To understand key information about April Fools’ Day. To understand some theories behind the celebration and some of its traditions.
Слайд 3: What Is April Fools’ Day?
April Fool’s Day is celebrated in most countries on 1st April every year. It is a fun-themed day of mischief where people play practical jokes, pranks, hoaxes and tricks on each other, mainly on friends, family, colleagues, classmates and neighbours. It is also known as All Fools’ Day. When someone reveals their prank, they shout “ April Fool!” and the victims of the jokes are called the ‘ April fools ’. In some parts of England, people use different names for ‘fool’, including ‘noodle’, ‘gob’, ‘ gobby ’ or ‘ noddy ’! It is not a public holiday in any country.
Слайд 4: What Are the Rules?
April Fools’ Day has some unwritten rules: The pranks should not hurt anyone, cause harm or be illegal. It should be light-hearted and funny to all involved, including the victim. Some people even say the following verse from 1855 if they find someone who is trying to play a prank after midday: April fool's gone past, You're the biggest fool at last; When April fool comes again, You'll be the biggest fool then! Most people, especially in English-speaking countries, follow the custom that pranks can only happen before twelve o'clock noon. After then, anyone who tries to play a prank actually turns out to be the ‘April fool’!.
Слайд 5: Why Do We Celebrate?
The first recorded mention of the 1 st of April and foolishness was in ‘The Canterbury Tales’ by Geoffrey Chaucer, 1392. In the middle ages, a ‘fool’ was a jester whose job was to entertain the royal family by telling jokes and riddles. It is the only celebration that doesn’t have easily traced roots or origin stories or a deep history. April Fools’ Day has a few theories, with a common theme of making a fool of others. A popular folklore states the day originated due to a change of the French calendar in 1582, when previously the new year began on 1 st April (now January 1st). Those who celebrated at the wrong time were the focus of many jokes and were called ‘ poisson d’Avril ’, meaning April fish (a young, gullible, easily caught person).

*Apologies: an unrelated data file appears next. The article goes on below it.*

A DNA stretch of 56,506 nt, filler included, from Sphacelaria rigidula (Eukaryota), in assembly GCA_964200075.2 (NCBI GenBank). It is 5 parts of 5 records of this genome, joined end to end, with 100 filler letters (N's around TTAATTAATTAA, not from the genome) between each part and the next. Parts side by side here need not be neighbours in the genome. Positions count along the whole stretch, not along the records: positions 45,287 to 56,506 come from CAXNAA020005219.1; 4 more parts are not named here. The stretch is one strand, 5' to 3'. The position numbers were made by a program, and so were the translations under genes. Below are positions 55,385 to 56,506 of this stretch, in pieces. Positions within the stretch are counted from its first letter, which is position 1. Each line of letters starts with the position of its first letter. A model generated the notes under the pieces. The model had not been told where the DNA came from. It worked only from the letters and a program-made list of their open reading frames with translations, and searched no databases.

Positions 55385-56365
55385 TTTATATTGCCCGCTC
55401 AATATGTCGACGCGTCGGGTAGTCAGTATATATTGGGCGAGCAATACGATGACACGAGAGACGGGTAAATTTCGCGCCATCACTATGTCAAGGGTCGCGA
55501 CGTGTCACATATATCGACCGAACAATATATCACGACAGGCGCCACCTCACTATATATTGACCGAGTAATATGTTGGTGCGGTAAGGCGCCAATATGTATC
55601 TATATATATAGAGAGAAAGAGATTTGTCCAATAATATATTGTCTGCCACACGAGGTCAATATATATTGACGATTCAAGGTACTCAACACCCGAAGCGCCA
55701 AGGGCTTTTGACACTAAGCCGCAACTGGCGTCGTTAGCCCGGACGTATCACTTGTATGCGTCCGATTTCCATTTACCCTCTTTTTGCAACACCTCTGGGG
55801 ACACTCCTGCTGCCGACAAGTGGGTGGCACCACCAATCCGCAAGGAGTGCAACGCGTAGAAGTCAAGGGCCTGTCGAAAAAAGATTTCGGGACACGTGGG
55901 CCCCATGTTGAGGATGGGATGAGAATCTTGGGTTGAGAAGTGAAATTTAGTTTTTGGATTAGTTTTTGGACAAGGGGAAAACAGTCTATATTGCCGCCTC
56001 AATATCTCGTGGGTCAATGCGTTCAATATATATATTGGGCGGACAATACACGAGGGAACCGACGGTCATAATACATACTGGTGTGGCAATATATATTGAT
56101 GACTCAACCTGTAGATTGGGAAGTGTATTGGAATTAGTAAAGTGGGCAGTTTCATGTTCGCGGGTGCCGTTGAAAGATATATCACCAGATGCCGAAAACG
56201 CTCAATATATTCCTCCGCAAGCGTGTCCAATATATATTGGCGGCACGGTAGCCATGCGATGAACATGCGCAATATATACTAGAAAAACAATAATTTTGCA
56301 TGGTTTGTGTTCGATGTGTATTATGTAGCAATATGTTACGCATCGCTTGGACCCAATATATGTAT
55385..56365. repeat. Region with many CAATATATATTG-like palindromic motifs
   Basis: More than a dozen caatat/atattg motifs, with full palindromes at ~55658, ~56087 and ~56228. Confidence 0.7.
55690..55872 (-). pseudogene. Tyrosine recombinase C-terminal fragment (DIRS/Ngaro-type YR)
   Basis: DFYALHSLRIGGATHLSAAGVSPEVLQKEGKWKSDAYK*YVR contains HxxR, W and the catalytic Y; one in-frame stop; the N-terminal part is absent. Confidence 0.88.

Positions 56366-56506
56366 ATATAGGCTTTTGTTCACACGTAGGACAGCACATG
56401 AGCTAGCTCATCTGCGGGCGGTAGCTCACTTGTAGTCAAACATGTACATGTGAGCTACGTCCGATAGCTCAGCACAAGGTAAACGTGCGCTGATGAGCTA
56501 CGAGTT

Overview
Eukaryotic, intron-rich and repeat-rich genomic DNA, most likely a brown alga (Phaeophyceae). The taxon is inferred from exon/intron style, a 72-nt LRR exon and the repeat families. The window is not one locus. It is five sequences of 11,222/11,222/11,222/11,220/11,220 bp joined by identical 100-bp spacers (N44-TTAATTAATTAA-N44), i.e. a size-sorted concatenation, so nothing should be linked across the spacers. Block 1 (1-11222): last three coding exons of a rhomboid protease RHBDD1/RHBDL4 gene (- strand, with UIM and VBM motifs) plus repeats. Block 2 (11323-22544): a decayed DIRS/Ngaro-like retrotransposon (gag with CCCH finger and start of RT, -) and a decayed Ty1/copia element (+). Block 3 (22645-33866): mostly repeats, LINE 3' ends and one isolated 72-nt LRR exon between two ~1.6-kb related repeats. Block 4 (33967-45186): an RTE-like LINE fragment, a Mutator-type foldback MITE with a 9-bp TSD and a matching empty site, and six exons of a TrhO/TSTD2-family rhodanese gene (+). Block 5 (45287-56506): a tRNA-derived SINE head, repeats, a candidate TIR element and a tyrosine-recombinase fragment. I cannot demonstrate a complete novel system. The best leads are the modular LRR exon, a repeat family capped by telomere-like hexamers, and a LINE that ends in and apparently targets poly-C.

Слайд 6: Why Do We Celebrate?
The true origins are unknown and effectively unknowable. It is thought that April Fools’ Day resembles festivals including the ancient Roman festival of Hilaria on 25th March and the Indian tradition of Holi on 31st March. In both countries, the day is celebrated by sending others on ‘ fools' errands ’. With so many different possibilities, it seems that the day itself is the ultimate prank. Never truly knowing where, why, or how this tradition started, means that the joke is on us!
Слайд 7: Traditions in Other Countries
In Scotland, people celebrate ‘ Gowkie Day’, which is named after the gowk, a symbol of a fool. In Ireland, it was a tradition to fool the victim into giving an ‘important letter’ to a named person. That person would then ask the victim to give it to another person, and so on. When the letter was eventually opened, the words ‘send the fool further’ were read.
Слайд 8: Traditions in Other Countries